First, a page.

HVA Advanced Theater’s ‘Pride and Prejudice’ Oct. 20-22
About 50 HVA theater students will perform the play, based on Austen’s 1813 romantic novel, beginning at 7 p.m., Friday, Oct. 20, and Saturday, Oct. 21, and 3 p.m., Sunday, Oct. 22, in the school’s auditorium, 11345 Hardin Valley Road.
Performancs are open to the public. Tickets, which will be sold at the door, are $7 for adults and $5 for students. Proceeds go to the theater department to fund this and future performances.
Of the students involved in the play, HVA theater teacher Robert Warren said about 35 make up the cast while the others are behind the scenes.
“This is my favorite of the Jane Austen novels, so I suggested ‘Pride and Prejudice,’” he said. “We looked at it, we reviewed it and we all liked it.”
Warren said there were enough familiar relationships among students to do romance scenes, family relations and things of that nature.
“Emotional delivery also is a hard thing to teach kids,” Warren said. “I had some really good kids who would be able to do that.”
As for other challenges, “This particular piece is historical,” he said. “You have to study the history of the time, and we did. … We also had to learn a proper British accent, which we spent doing during the summer.”
Leading roles went to HVA juniors Savanna Estes, who portrays Elizabeth Bennet, and Tristin Saidak, who portrays Mr. Darcy. They received the roles through an audition process.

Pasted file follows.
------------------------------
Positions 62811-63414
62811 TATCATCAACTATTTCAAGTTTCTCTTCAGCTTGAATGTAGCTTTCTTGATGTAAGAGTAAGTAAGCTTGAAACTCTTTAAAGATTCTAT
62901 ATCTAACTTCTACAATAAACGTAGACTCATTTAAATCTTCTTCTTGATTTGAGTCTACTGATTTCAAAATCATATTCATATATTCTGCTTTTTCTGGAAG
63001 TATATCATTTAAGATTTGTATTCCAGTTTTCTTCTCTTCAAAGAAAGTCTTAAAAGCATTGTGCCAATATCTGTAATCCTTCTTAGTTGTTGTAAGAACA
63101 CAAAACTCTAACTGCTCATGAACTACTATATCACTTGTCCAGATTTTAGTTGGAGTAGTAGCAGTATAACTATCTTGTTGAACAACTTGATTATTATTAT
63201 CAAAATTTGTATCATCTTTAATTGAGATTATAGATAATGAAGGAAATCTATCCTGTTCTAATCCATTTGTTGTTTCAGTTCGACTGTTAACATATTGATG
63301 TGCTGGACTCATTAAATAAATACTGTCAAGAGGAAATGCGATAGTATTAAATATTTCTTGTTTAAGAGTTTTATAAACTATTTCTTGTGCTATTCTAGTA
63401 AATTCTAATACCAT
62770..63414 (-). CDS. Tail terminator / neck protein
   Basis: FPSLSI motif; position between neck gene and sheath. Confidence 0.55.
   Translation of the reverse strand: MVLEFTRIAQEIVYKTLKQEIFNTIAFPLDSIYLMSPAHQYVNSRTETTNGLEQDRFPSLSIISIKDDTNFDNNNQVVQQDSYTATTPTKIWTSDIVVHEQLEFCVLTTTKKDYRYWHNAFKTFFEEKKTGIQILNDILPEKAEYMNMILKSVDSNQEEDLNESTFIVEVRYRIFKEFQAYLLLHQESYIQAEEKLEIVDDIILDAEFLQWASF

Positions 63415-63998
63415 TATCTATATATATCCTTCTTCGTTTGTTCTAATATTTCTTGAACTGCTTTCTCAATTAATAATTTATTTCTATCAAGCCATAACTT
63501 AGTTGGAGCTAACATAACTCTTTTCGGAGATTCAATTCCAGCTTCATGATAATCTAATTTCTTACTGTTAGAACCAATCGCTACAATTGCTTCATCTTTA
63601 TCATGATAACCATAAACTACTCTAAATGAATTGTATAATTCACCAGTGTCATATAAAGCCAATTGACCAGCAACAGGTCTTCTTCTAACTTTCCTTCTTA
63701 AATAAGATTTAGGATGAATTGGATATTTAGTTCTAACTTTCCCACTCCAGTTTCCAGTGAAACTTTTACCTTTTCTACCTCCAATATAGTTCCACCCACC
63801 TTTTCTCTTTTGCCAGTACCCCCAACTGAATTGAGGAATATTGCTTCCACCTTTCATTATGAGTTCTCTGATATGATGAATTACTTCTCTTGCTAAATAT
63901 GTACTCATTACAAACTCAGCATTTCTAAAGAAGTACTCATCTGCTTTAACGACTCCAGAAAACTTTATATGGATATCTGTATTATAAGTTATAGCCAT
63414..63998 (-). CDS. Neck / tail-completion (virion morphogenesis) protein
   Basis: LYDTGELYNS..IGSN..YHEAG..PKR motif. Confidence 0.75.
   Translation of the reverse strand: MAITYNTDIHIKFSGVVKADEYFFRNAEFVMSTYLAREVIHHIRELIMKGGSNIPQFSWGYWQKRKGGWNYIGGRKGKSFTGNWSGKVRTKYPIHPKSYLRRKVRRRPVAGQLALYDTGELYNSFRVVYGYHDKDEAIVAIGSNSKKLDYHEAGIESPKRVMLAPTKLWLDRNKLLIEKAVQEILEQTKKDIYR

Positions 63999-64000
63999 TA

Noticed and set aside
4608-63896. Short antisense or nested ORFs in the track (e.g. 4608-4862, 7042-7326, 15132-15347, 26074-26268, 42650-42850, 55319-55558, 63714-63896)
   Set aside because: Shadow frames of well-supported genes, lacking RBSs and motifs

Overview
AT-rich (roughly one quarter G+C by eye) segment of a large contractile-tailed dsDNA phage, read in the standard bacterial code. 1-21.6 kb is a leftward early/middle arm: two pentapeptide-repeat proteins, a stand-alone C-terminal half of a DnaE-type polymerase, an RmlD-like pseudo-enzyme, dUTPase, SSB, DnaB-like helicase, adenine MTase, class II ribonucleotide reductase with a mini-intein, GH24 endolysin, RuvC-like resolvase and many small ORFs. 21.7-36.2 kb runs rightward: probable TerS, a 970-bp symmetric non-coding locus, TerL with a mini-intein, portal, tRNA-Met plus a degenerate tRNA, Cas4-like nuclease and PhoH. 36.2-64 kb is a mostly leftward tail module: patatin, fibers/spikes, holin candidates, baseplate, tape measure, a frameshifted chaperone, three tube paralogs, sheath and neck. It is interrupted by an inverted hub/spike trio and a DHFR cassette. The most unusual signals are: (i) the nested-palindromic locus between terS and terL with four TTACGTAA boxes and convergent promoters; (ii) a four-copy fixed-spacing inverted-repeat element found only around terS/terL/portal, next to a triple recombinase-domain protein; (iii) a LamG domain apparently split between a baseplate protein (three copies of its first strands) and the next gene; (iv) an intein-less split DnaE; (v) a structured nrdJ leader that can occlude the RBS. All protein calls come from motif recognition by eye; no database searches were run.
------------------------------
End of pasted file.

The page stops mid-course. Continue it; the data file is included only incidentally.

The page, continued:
“Last year, I was Twiddle Dum in ‘Alice in Wonderland,’” Estes said. “I joined theater [last year] because my dad said it was either theater or sports. I don’t run, so I joined theater and I fell in love with it.”
She initially became familiar with “Pride and Prejudice” when she read the novel for her sophomore summer reading assignment and fell in love with the novel “I’m a writer so I love the way Jane Austen writes and the way she describes everything,” Estes said. “I really wanted to portray her book in the way she would be proud of so I was glad to have the role.
“It was difficult … but I like a challenge,” she added.
While Estes does not plan on pursuing acting as a career, she would like to do theater on the side, such as in community theater and in college.
“My family is very theatrical,” she said and laughed. “My parents actually met in a college play.”
This year is Saidak’s first production. However, “I’ve been in the theater program, doing stuff, since my freshman year,” he said.
Saidak said he sees similarities of Mr. Darcy’s personality compared to his own, so the character is not as challenging as he thought — but he liked the character.
“I like that we’re so much alike,” he said. “People perceive us as arrogant or egotistic, but that’s not actually what either of us are like.
“The only real difficulty is learning the lines because I don’t really need to act that much for it,” Saidak said. “I’m getting used to it. I never had to learn so many cues like that before, but I’m getting better.”
The junior would like to pursue acting as a career.
“I’d like to go as far as I can go,” Saidak said. “I know acting is a long-shot dream job, but I’d like to [do that] … I’m planning on going to [New York University and in major in] acting.”
Hailey Summey, a senior, portrays Lydia Bennet, Elizabeth Bennet’s youngest, spirited sister.
“I actually wanted to play Lizzy Bennet,” she said. “I was a little upset at first to find out I got Lydia, but now that I’ve gone through the script and getting to know my character, it’s become a really fun part to play. [Lydia’s] definitely got a big personality so that’s good.”
The hardest part about learning the part of Lydia was learning the British accent, Summey said. “I’ve been doing theater for about three years, so with everything else, I’ve kind of been building on what I’ve learned, so it wasn’t too hard to analyze the character.”
Summey said she wants to pursue a criminal justice major in college, but also would like to include theater.